Picture of a black hole

Strathclyde Open Access research that creates ripples...

The Strathprints institutional repository is a digital archive of University of Strathclyde's Open Access research outputs. Strathprints provides access to thousands of research papers by University of Strathclyde researchers, including by Strathclyde physicists involved in observing gravitational waves and black hole mergers as part of the Laser Interferometer Gravitational-Wave Observatory (LIGO) - but also other internationally significant research from the Department of Physics. Discover why Strathclyde's physics research is making ripples...

Strathprints also exposes world leading research from the Faculties of Science, Engineering, Humanities & Social Sciences, and from the Strathclyde Business School.

Discover more...

The pathomechanics of plantar fasciitis

Wearing, S.C. and Hennig, E.M. and Byrne, N.M. and Steele, J.R. and Hills, A.P. (2006) The pathomechanics of plantar fasciitis. Sports Medicine, 36 (7). pp. 585-611. ISSN 0112-1642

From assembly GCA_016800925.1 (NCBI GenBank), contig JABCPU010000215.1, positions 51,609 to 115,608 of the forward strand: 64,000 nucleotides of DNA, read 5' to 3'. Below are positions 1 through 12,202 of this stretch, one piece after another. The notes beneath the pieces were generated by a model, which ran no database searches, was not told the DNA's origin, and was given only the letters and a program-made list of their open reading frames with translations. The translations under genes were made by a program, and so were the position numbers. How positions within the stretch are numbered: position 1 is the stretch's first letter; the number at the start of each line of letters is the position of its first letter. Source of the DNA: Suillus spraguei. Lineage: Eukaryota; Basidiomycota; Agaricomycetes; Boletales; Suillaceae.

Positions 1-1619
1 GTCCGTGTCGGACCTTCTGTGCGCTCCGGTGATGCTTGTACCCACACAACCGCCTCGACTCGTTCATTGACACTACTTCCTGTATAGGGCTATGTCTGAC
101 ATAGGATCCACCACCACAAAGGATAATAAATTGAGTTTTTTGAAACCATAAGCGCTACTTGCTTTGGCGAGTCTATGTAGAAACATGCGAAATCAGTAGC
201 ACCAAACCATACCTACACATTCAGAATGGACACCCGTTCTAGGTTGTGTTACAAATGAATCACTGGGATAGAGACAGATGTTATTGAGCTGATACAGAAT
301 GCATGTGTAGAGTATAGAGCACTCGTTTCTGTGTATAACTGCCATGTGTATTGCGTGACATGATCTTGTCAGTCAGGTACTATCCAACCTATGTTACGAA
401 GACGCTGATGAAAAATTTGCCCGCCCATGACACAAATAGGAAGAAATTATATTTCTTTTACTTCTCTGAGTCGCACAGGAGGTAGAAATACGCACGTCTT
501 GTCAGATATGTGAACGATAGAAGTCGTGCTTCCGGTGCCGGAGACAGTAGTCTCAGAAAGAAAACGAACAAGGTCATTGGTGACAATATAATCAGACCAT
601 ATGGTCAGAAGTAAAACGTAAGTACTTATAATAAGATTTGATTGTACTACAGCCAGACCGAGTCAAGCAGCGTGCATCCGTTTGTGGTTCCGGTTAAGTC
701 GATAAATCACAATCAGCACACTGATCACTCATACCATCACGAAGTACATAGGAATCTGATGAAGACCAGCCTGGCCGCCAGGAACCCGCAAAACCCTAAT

Full text not available in this repository. (Request a copy from the Strathclyde author)

Abstract

Plantar fasciitis is a musculoskeletal disorder primarily affecting the fascial enthesis. Although poorly understood, the development of plantar fasciitis is thought to have a mechanical origin. In particular, pes planus foot types and lower-limb biomechanics that result in a lowered medial longitudinal arch are thought to create excessive tensile strain within the fascia, producing microscopic tears and chronic inflammation. However, contrary to clinical doctrine, histological evidence does not support this concept, with inflammation rarely observed in chronic plantar fasciitis. Similarly, scientific support for the role of arch mechanics in the development of plantar fasciitis is equivocal, despite an abundance of anecdotal evidence indicating a causal link between arch function and heel pain. This may, in part, reflect the difficulty in measuring arch mechanics in vivo. However, it may also indicate that tensile failure is not a predominant feature in the pathomechanics of plantar fasciitis. Alternative mechanisms including 'stress-shielding', vascular and metabolic disturbances, the formation of free radicals, hyperthermia and genetic factors have also been linked to degenerative change in connective tissues. Further research is needed to ascertain the importance of such factors in the development of plantar fasciitis.